"Aren't you templed out yet?" asked me a friend after the first three days in Yangon. No, I am never templed out! There is always another temple to explore and there are many in Yangon alone.
It took a few trips by taxi, but Taxis in Yangon are really cheap and it's not even worth to look for alternatives like buses. Taxis also have the advantage that I can leave my shoes inside the car and have the driver drop me off and pick me up at the entrance.
Kyauk Daw Kyi temple with it's huge seated Buddha image carved from a single piece of marble is such an example to visit in Northern Yangon. Meilamu Paya Pagoda and temple depicts the life of Buddha in various forms and colours and there were no western tourists around these two temples.
Kaba Aye Pagoda was a bit more touristy, but mostly from Asian tourists. Here I was actually followed by a guy who "spotted" me for not wearing a "camera fee sticker" because I went in a different way. The pagoda is beautiful and hollow inside, containing the largest silver Buddha image in Myanmar. An ex-military and now government representative was so amazed that I came here to visit the pagoda that he gave me a private tour, including the guarded inner core of the pagoda with it's relics and he arranged a special blessing ceremony for me. It was quite impressive to see how the local Burmese and some visiting Thai visitors were all chanting the prayers while the relics were held above my head in front of the Buddha image. That experience alone made the whole day unforgettable!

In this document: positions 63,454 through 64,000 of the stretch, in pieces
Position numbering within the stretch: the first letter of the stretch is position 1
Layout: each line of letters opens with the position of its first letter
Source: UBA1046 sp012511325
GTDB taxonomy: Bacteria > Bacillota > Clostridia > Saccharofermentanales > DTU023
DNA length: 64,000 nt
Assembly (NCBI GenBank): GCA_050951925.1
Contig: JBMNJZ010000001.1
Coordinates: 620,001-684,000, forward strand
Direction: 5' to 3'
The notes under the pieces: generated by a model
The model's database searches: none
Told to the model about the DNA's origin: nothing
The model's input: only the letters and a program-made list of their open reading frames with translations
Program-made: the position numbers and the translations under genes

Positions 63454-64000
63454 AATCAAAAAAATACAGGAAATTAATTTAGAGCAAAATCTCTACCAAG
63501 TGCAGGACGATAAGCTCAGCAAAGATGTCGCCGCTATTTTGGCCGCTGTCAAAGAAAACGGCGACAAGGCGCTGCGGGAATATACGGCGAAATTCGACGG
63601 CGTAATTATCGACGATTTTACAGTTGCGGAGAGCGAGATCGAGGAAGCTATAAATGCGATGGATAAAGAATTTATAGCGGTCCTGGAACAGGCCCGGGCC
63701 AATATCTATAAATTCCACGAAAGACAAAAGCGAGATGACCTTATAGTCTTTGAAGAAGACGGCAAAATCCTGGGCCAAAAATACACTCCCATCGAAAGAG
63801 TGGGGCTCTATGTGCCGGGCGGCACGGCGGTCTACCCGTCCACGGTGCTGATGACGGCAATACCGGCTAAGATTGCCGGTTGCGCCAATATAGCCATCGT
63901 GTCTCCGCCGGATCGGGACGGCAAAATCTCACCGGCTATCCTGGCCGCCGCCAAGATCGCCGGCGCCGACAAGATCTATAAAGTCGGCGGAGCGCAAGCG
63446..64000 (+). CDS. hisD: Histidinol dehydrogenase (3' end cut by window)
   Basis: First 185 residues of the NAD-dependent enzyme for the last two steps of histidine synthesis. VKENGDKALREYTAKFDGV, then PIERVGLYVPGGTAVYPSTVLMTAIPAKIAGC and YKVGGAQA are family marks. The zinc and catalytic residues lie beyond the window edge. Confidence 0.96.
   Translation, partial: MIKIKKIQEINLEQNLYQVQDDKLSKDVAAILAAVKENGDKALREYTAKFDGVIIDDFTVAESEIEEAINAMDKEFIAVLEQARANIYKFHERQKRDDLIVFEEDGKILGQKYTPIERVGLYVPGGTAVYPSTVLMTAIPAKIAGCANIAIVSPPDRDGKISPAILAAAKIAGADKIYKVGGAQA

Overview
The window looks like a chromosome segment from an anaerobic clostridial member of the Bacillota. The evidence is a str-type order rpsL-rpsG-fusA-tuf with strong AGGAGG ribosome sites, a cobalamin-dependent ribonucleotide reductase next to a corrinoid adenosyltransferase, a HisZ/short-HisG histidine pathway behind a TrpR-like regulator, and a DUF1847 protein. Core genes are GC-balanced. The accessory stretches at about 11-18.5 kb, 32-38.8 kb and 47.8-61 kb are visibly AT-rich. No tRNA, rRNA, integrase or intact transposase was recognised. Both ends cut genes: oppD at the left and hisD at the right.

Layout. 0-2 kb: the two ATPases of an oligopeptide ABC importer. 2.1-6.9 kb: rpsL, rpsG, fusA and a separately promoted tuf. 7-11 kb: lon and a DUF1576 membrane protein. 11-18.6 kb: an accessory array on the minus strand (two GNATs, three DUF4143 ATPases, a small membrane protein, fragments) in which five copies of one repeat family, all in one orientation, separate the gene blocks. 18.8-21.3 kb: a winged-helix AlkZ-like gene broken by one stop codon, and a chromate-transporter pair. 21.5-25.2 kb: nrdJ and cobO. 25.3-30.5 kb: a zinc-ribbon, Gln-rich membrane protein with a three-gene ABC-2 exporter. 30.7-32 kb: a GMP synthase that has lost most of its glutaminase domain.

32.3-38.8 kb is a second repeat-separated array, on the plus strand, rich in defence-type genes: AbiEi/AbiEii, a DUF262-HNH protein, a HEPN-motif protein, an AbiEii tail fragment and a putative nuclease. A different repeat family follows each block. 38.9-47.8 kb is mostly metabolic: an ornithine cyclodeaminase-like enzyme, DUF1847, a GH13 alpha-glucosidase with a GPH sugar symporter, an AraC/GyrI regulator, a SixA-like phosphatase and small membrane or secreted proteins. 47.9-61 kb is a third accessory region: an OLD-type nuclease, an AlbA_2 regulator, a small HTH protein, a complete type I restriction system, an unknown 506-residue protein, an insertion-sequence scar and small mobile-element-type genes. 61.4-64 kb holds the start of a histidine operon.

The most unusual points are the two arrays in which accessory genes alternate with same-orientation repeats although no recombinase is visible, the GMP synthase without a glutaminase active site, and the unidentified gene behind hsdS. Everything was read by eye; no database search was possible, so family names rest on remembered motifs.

I expected a bit more from Mahapasana, the large artificial cave which was used for the Sixth Buddhist Synode, the 2500th anniversary of Buddha's enlightenment. But it was just a big hall with empty seats where visitors can only go to the front part and look around. Still impressive though, but most tourists here just ticked the item off their list and went on.
Two pagodas close to Kandawghi Lake were more impressive. Chaukhtatgyi Paya housed one of the most impressive and beautiful reclining Buddha images I have seen so far. And I have seen a lot of them! And just across the street is Ngahtatgyi Paya which is as impressive with a huge seated Buddha image. Both pagoda's were places where I spent more time just to dive into the atmosphere of local people worshipping.
A bit of a disappointment was the final evening at Kandawghi Lake though. For one, the taxi driver had no idea where to go, despite the fact that my hotel guy told him upfront. He circled around the southern edge of the lake and finally dropped me off at a luxury hotel, which of course had no direct access to the lake for non-guests. I had to walk quite a bit along the heavy traffic to get to the eastern entrance of the park, where I had to pay an entrance fee and a camera/video fee, only to realize that the wooden path ended after a few minutes and I was out of the park again. The spot I really wanted to get to was at the eastern end of the lake, which is a good spot for sunsets, but here I had to pay another fee for entering the area which consisted of a platform, a few benches and several restaurants. The most expensive sunset photos I have ever taken!